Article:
Sometimes, with contemporary dance, a show is so peculiar or discordant that you wonder what it’s getting at. Often that wondering is exactly what it’s getting at. Such is the case with choreographer Tahni Holt’s Sun$hine, which runs through this weekend at BodyVox. It’s tough to synthesize the performance into words, because it’s so marked by visuals. The outfits are bedazzled: a black, sequined tracksuit—plus gold-sequined Converses—contrasts with a costume made of cardboard wings. The crew is small, comprised of three dancers (Robert Tyree, Lucy Yim, Suzanne Chi) and two musicians (Tom Thorson, Kyleen King), who at times throw themselves across the stage and at times cross the stage in dirge-like slowness, often to the sound of grinding digital loops (also live violin). Here’s a trailer, which gets at the mood pretty well:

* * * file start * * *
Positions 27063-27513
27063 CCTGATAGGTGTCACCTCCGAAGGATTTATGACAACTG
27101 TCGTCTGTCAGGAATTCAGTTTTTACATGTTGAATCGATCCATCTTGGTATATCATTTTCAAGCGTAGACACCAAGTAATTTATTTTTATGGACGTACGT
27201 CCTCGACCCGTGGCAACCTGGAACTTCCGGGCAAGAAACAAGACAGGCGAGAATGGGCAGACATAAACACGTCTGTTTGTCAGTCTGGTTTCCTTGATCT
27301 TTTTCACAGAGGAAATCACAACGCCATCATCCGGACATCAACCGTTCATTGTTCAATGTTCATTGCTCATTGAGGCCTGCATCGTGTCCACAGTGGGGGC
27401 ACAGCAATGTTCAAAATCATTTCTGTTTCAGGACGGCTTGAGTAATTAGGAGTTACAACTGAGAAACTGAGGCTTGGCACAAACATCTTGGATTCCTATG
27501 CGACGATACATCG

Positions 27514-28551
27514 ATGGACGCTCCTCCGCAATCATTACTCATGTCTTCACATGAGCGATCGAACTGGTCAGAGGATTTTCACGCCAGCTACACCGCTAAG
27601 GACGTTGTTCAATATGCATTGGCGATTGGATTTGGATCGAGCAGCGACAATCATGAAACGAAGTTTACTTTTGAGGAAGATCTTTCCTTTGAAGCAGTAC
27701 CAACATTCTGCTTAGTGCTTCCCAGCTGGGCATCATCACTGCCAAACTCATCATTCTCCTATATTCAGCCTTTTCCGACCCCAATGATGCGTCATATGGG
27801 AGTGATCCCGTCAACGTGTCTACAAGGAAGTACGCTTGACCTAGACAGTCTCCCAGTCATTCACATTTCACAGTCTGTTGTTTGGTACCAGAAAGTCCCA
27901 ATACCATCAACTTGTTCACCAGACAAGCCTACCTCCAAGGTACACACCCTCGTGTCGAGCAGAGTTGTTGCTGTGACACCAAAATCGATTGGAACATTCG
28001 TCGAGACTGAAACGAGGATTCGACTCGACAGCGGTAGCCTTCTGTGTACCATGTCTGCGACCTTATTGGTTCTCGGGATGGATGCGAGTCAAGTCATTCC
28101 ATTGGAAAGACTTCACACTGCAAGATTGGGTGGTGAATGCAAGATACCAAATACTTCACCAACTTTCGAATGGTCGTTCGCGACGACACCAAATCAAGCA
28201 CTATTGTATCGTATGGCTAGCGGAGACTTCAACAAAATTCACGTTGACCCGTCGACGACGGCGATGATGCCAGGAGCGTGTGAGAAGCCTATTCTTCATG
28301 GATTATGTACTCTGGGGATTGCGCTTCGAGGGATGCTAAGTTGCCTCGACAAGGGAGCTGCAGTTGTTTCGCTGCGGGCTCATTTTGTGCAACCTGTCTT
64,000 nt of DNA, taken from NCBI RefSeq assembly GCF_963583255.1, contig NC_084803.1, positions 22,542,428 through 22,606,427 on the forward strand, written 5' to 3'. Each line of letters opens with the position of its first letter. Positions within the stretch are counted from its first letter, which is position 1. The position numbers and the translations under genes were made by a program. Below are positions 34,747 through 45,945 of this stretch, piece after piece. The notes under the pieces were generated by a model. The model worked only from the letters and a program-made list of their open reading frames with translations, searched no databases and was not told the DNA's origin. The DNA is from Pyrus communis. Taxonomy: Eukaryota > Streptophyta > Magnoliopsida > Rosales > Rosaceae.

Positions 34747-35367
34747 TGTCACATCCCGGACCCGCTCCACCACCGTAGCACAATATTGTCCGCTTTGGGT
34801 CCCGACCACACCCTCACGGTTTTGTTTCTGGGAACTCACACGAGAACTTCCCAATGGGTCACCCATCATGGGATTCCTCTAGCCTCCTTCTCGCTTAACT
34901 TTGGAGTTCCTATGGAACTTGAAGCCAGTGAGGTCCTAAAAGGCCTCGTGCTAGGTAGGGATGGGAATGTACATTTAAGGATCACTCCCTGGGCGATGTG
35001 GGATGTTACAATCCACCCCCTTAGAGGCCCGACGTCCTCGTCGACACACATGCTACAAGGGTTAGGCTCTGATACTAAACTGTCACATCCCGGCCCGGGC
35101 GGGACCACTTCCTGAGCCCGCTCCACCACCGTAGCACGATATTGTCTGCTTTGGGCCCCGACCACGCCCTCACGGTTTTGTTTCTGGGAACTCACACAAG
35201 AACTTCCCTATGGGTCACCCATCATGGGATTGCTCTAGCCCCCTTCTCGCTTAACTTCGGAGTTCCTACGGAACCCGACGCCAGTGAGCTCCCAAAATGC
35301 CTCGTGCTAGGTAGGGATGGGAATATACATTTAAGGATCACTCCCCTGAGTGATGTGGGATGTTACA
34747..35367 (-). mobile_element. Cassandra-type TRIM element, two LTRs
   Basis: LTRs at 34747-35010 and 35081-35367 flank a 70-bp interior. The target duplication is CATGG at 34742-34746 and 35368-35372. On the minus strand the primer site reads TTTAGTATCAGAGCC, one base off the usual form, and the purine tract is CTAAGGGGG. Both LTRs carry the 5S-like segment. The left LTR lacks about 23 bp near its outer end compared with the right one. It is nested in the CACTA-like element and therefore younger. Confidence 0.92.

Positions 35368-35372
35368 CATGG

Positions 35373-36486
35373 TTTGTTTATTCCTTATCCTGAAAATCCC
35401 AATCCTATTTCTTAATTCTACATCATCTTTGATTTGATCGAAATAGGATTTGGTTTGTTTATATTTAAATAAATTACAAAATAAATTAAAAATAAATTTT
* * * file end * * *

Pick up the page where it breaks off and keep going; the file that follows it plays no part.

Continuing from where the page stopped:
Holt admits that it's a performance which will “try the viewers’ patience.” The opening segment is seven minutes of silent dancing by a single performer (the only set is a roughly 10-foot-tall wall of cardboard boxes). Some of the outfits look silly—a long turquoise skirt plastered with sequins and other bright scraps, like a pack rat’s den that became apparel—but all the motions are done in total earnestness and sincerity. The piece has gone through multiple iterations, with a performance at the Art Gym, On the Boards in Seattle, and Movement Research in New York. This is the first time Sun$hine has been presented in its entirety. From the program, Holt writes, “I am interested in observing and challenging how viewers relate themselves to what they experience. I am interested in creating performative structures that, as a dancer/performer, are challenging and at times impossible.” Challenging, yes. But also distinct, memorable, and decidedly itself.
Tonight’s performance begins at 8 pm. Get tickets here.
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